Obviously the first stage in the process—in the taking-over of the Nature-product by human Labour—is direct work on the land. Therefore, when all is said, we must always look upon the cultivation of the land—in the widest sense of the term—as the starting-point of economic life. This is the condition precedent to the whole of economic life. But how is it when we go over to the other side of the economic process? I need not enlarge on it any more at this stage; it is quite evident from the preceding lectures that even such a thing as the redistribution of values plays a considerable part in the movement of economic values. How shall we find anything comparable in all these different factors? If we regard “Nature times Labour” as the value which comes up from the one side (or, as I said, whatever the right function is); then we must look for something comparable on the other side. We cannot simply compare Nature with the Spirit, for we shall find no point of comparison—least of all by way of purely economic considerations—if only for the reason that a highly subjective element here enters in.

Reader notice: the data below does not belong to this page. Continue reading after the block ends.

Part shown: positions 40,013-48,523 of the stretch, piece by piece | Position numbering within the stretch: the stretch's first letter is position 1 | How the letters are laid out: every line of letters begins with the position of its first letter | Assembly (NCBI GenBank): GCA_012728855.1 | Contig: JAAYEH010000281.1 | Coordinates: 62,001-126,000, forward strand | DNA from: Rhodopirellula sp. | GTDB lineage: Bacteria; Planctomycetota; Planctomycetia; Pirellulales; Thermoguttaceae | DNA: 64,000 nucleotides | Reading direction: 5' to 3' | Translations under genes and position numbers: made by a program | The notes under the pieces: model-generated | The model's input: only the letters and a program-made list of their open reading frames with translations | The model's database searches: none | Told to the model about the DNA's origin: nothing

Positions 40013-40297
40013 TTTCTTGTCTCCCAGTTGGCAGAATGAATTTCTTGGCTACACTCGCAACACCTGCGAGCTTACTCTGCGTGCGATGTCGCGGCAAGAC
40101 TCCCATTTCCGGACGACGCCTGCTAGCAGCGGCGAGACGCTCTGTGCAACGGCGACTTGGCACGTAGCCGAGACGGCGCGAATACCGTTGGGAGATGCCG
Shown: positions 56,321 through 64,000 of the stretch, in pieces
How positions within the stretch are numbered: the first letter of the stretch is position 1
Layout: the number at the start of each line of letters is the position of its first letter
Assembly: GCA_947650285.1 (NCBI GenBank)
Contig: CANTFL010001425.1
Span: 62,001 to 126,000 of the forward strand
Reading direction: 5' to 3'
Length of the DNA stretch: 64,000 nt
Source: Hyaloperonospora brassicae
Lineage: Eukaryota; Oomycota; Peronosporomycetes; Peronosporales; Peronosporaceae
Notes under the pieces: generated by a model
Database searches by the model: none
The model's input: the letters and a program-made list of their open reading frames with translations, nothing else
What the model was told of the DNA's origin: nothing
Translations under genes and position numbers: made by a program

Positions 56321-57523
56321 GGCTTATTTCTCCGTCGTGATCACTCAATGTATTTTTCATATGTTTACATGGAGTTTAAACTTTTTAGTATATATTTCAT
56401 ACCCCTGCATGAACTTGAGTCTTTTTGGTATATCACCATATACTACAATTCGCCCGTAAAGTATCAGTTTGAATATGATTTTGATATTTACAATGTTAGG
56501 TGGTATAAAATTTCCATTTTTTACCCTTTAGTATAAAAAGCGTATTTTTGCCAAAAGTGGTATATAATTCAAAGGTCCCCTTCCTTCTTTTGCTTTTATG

Think of a simple village economy—a self-contained one, if you will. There have actually been such economies—to some extent at any rate—within the experience of man. It will consist, to begin with, in the things produced—we will imagine even the market and the town out of the picture. It will consist in the peasants, the workers on the land, the workers in the different trades (those who clothe the people, for instance, and a few others) but no special proletarians; such a thing will not yet exist, nor need we, on our present lines of thought, turn our attention in that direction. Whatever is relevant to the proletariat will appear in due course. But our village economy will also include the schoolmaster and the parson, or one or two schoolmasters and parsons. They—if it is purely a village economy—will have to live on what the others give them. Whatever develops there, of the free spiritual life, will in the main have to develop among the teachers and the parsons—or possibly a parish clerk will be added. Now we must ask ourselves: How does a proper valuation come about in this simple economic circuit?